Words by Janelle Tai
Photos by Josh Groom
MGMT and Franz Ferdinand are revered as classics of the 2000’s era of mainstream indie, an insurmountable force who were at the forefront of a sudden wave of new alternative music. About a decade later, it still continues to ripple through not only a generation who are eager to relive the hits that are the soundtrack of their youth, but also loyal fans who have grown to love their favourite band’s quirks and evolving sound.
Franz Ferdinand warmed up the Hordern with the title track from their fifth and latest album, ‘Always Ascending’ but really kicked off with ‘The Dark of The Matinée’ when the crowd reciprocated to frontman Alex Kapranos’s sultry intro, and bopped along to the catchy chorus.
However, catchy choruses were short lived in Franz’s repertoire. ‘Do You Want To’ and ‘No You Girls’ were pretty decent and had some nifty guitar riffs, but their choruses were rather uninspiring. ‘Paper Cages’ was especially tiresome and almost unbearable to listen after the third rotation of their chorus. It didn’t help when the tempo slowed towards the end, making the song fall flat.
I have to give props to the odd creation but actually entertaining hook “I’m a lazy/ I’m lazy boy” from you guessed it ‘Lazy Boy’ for mimicking the first-world conundrum of laziness – something all too relatable to the chanting crowd.
An old favourite ‘Michael’ had the crowd bouncing, which was matched by the infamous Kaparanos scissor kicks but what really shook the Hordern was banger ‘Take Me Out’ that played right after. Ending the set on the song everyone went mental for would have made an epic exit, but they took it one further with ‘This Fire’ which was great until they dragged on the chorus by asking us to get low… for far too long, Kapranos! Thankfully, the song eventually finished with one last powerful chorus and escalated for an exciting, loud exit.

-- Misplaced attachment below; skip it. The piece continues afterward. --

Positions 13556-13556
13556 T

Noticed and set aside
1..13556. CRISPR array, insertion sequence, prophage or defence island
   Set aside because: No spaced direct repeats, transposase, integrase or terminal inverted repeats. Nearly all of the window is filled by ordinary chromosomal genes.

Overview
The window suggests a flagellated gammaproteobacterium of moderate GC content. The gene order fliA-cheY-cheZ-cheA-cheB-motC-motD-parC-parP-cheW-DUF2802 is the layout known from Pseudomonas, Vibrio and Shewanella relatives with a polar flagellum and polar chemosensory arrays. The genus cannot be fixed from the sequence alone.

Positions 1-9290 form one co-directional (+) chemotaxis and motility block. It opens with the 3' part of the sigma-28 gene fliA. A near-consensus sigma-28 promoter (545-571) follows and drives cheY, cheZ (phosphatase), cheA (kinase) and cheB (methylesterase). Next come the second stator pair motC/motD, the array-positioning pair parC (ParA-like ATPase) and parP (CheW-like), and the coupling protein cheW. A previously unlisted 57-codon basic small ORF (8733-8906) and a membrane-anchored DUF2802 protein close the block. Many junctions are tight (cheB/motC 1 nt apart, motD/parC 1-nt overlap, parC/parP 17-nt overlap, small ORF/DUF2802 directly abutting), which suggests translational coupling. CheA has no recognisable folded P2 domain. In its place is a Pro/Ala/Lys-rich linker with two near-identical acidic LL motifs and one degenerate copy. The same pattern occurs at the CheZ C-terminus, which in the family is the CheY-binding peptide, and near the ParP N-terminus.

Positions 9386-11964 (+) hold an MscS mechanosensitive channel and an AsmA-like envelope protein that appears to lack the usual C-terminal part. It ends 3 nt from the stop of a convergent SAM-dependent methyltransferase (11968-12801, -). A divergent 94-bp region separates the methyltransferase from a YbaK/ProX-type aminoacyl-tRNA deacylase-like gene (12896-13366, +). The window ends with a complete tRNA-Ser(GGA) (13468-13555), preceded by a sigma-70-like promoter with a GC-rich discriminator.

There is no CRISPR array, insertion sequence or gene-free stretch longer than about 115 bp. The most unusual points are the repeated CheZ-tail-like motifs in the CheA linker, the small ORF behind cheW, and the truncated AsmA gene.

When MGMT finally took the stage to the already buzzing crowd, the night shifted to a whole different vibe when they opened with ‘Alien Days’, a warped, psychedelic synth experience from their self-titled third LP. There really isn’t enough words to describe the bizarre song but it is enough to understand that MGMT isn’t boxed into any particular sound or genre.
The Hordern erupted with delight at the early appearance of ‘Time to Pretend’, an indie pop anthem that everyone chimed their “decision to live fast and die young” and “now let’s have some fun”.
By far the most paradoxical song that has a chipper, wistful tune but matched with horrifyingly dark lyrics goes to ‘When You Die’ from their newly released fourth album. “Don’t call me nice
“I’m gonna eat your heart out” and other dark thoughts were disturbingly sung with passion by the crowd along with frontmen Andrew VanWyngarden and Ben Goldwasser.
The crowd continued to sing and groove along to numbers ‘James’, ‘Weekend Wars’ and ‘Me and Michael’ from Dark Little Horrors, proving that fans have stayed loyal to MGMT and were not just there for the trinity of songs they were purely associated with their former indie pop label. The immersive, live setting allowed the duo to showcase how they have traded some of their messy, wooly psychedelic stuff of their past for a cleaner blend of psych and pop that only their artistry can achieve.
The Hordern was relentless when MGMT closed with the iconic ‘Kids’, belting out the words and jumping to the infectious melody that the duo effortlessly crafted. We refused to let them go just yet until they came back with ‘TSLAMP’ and ‘The Youth’ as an encore treat that ended the night just right.
It really doesn’t matter if MGMT or Franz Ferdinand doesn’t sound like who they were 10 years ago, fans can and will still hear the hits that struck them gold before, but should stick around and find out what these bands uncover in their uncharted exploration of their sound.
mgmt @ SITG 2018